Students who enroll in ENGL 105 are expected to immediately begin conducting research in academic databases and integrating multiple scholarly sources into argumentative and persuasive writing. Students who enroll in Stretch Composition will begin in ENGL 102 by focusing on developing a number of thinking and writing strategies – including invention, pre-writing, drafting, peer review, revising, and editing – before delving into research-intensive argumentative and persuasive assignments in ENGL 103.

All composition students submit midterm and final portfolios of their writing. These are assessed by members of the composition faculty other than a student’s classroom teacher. The portfolio scores determine the bulk of a student’s course grade. Students must pass the portfolios in order to pass the class. The Composition Program website includes additional information on Holistic Team Scoring of student portfolios.

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What if I have AP credit for English?

There are First-Year Communities that are not linked to English, choose one of them.

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How do I apply for a community?

Placement in any First-Year Community that involves housing as well the non-residential STEM Success Community is done through the Student Housing Application. Priority is given for housing Communities to students who submit a completed housing application by May 7th (which is also the day the housing application is due).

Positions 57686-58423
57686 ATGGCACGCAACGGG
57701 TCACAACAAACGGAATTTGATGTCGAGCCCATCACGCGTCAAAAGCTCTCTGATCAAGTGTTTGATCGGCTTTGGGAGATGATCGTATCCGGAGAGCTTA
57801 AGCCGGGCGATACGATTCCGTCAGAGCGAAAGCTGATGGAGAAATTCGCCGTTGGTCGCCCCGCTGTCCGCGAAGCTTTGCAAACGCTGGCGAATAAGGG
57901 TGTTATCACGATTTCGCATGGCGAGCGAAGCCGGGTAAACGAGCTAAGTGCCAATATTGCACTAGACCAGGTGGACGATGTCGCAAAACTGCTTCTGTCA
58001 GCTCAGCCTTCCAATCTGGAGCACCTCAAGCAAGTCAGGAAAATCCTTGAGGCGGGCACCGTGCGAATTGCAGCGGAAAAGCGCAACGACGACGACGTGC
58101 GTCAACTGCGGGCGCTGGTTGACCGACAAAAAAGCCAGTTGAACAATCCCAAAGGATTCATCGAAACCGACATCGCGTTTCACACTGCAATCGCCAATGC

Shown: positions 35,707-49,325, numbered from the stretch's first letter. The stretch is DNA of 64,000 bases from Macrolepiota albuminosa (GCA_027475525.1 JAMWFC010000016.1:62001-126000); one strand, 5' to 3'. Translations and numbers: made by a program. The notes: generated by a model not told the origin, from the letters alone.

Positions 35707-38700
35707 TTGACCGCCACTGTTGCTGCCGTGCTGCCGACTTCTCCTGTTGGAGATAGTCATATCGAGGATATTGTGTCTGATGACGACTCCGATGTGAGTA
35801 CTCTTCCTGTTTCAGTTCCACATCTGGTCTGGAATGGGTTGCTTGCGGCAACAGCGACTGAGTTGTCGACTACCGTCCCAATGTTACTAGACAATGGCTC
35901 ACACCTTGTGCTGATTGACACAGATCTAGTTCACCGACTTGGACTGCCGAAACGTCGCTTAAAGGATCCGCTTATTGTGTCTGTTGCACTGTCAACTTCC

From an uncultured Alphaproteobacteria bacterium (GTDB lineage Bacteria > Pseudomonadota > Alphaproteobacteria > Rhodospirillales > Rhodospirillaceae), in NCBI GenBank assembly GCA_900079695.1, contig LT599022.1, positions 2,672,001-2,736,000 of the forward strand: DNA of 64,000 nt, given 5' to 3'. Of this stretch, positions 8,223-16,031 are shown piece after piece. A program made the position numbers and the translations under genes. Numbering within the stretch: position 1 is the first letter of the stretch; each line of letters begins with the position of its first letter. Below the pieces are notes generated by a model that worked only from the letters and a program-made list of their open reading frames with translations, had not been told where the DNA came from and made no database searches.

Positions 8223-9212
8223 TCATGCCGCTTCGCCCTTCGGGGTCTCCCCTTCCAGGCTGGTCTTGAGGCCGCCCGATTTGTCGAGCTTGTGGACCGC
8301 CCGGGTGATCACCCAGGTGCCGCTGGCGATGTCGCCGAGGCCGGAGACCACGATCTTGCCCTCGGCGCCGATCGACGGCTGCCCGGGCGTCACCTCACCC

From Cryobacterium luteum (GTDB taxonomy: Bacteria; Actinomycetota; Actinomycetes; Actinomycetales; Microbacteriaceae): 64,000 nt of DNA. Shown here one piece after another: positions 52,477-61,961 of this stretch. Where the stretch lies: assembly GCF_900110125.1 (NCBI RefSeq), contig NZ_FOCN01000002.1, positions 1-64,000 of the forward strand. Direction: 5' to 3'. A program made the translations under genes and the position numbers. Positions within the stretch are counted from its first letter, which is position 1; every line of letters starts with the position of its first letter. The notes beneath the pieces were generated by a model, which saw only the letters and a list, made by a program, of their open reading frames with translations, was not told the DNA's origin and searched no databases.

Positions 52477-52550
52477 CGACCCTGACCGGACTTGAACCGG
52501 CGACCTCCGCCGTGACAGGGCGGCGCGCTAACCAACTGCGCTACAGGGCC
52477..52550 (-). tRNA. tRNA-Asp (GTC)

For most non-residential Learning Communities, there is no application. Self-enrollment is on a first-come, first-served basis. For the STEM Success Integrative Learning Community, students need to complete the Intent to Participate Form.

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How would I know which community I am enrolled for?

Once you have applied, the organizer of housing Living-Learning Community and Theme Communities will follow-up if you have been accepted before Island View Orientation. For the STEM Success Integrative Learning Community, you will be informed via email if you have been accepted. For non-residential Learning Communities, self-enrollment is on a first-come, first-served basis.

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If I submitted a housing application, then do I not need to submit another application to participate in a community?

For Theme and Living-Learning Communities, be sure to fill out the First-Year Communities page within the Housing application.

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Is there any extra cost for joining a community?

There are no additional costs. There may be activities for which a cost may be incurred, but whenever this is the case the participation will be optional.

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CI is offering numerous different communities, how do I decide which one is best for me?

Research shows that students who participate in a community experience greater levels of student success - so we commend your interest in participating in a community! You should consider questions such as: